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The GW Hatchet

Serving the GW Community since 1904

The GW Hatchet

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FRESHFARM workers ratify union agreement
By Max Porter, Contributing News Editor • February 15, 2024

Immigration law clinic honored by D.C. courts

This post was written by Hatchet staff writer Liza Dee.

The GW Law School’s Immigration Clinic earned a top honor from the city court’s Hispanic Heritage Committee last week for students’ work defending local Latinos free of charge.

Clinical law professor Alberto Benitez, left, accepted an award last week from the the city court’s Hispanic Heritage Committee. Photo courtesy of the GW Law School Office of Communications

The Hispanic Heritage Celebration Committee Community Agency Award is the third honor for the immigration clinic since of clinical law professor Alberto Benitez came to GW in 1996. He attributed the success to the clinic’s reputation of encouraging students to“take on cases that others won’t take on.”

“We save lives and reunite families – that really is what immigration law is all about,” Benítez said. “We help people get their families together and stay together. That’s what we’ve always done and will hopefully continue to do.”

The immigration clinic is among nine Jacob Burns Community Legal Clinics that allow law school students to apply their skills by representing real clients in the D.C. area.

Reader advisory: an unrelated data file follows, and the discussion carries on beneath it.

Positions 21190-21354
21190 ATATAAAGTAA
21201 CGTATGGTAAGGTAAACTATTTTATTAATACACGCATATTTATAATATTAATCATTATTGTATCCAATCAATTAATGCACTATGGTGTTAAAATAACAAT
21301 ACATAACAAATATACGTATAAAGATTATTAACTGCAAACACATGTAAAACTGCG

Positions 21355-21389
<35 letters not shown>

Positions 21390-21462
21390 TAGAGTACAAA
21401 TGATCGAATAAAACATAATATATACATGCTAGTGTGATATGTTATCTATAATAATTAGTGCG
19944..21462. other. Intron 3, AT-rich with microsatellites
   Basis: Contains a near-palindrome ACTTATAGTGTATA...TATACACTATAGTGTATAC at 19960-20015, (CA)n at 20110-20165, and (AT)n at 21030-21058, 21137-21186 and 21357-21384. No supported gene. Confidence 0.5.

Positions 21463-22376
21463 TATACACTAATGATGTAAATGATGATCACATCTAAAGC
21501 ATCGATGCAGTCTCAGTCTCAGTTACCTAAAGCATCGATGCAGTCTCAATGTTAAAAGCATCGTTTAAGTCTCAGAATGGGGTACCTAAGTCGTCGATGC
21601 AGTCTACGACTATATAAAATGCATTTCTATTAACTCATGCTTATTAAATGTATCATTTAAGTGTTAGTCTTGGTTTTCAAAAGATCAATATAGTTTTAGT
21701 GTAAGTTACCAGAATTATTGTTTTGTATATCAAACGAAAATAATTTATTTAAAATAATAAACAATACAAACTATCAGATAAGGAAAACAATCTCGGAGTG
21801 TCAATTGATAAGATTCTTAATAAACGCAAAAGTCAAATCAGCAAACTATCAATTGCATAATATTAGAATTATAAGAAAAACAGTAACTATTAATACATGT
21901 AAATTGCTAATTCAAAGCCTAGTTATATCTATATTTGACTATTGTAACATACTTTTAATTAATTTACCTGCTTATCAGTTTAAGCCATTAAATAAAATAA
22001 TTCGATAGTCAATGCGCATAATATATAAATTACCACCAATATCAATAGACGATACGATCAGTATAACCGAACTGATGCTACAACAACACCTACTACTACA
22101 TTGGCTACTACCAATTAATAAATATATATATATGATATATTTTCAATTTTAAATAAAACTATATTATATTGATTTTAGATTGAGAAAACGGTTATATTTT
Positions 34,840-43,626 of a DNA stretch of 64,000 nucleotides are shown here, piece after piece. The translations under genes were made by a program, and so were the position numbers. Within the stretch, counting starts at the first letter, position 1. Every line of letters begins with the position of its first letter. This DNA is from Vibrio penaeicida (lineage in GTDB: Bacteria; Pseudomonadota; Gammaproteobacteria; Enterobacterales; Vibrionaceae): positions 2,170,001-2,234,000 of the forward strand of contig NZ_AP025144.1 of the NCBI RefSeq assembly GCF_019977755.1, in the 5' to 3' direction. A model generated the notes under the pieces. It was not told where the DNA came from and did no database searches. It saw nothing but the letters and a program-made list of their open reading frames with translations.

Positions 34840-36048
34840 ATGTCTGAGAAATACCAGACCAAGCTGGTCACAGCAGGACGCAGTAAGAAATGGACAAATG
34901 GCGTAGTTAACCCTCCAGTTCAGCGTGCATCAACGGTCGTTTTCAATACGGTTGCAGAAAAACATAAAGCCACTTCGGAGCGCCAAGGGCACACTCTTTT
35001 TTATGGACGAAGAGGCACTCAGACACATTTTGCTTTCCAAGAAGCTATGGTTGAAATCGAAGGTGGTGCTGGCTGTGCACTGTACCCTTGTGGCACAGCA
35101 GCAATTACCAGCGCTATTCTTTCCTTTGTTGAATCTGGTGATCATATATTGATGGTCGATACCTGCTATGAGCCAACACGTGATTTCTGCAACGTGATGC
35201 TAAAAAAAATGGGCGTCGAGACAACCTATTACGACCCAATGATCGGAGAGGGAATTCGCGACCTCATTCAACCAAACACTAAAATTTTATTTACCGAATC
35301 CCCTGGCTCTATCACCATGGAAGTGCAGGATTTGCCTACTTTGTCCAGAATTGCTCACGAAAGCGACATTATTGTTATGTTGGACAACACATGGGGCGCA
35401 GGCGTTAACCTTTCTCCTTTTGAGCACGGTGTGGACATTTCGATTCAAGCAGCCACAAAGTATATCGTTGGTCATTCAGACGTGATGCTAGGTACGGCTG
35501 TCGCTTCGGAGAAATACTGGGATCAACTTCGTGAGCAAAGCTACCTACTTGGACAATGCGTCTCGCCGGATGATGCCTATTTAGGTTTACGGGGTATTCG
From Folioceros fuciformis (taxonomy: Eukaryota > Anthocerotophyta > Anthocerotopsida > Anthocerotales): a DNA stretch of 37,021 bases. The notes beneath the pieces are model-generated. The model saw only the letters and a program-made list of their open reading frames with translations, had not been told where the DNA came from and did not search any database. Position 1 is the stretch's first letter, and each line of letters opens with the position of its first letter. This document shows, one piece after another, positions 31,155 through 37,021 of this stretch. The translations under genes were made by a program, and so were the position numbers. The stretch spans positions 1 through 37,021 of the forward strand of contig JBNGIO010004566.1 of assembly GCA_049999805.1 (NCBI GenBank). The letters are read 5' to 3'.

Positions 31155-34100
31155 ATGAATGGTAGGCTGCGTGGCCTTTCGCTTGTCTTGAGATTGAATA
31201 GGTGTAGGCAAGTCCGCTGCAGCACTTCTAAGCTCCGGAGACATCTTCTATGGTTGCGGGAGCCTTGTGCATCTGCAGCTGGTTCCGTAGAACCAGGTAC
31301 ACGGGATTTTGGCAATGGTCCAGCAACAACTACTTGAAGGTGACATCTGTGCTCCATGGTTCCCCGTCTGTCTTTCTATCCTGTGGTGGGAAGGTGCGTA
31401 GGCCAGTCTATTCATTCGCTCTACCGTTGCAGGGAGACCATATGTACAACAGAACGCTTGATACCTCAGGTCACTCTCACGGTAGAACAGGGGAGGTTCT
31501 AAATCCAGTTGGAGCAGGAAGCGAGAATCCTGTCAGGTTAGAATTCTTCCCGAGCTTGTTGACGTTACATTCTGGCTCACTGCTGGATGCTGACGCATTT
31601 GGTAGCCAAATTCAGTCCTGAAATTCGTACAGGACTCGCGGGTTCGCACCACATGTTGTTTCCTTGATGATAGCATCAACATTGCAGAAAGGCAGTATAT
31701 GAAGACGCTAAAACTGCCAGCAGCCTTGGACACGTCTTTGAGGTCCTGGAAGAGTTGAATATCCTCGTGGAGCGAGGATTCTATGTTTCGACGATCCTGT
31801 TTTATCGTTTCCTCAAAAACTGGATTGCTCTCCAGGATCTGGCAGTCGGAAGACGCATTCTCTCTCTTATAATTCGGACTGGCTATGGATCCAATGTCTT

Binta Mamadou, a law student who works in the immigration clinic, added that she is proud of the reputable status the group has built in the District over the years.

“People who have worked before us, they’ve been able to do really good quality work for people. I think that has a lot to do with why the community thought so highly about the immigration clinic,” she said.

Students take on a range of immigration cases including asylum applications and deportation or defensive removal proceedings. They often make further efforts to help clients get their families to the U.S. or overcome cultural and linguistic barriers.

The clinic now has clients from at least 13 different countries on its docket. Students in the program generally work on two to three cases over the course of the year.

Several students in the clinic come in with a unique perspective because they are immigrants themselves, Madadou said.

Mamadou, who is from Niger, said getting a green card and naturalization was so easy for her that she “almost took it for granted.”

“I realized that so many people don’t have that type of experience. It’s just not fair. It’s because I realized everyone’s case wasn’t as easy as mine that I wanted to make a difference,” she said.

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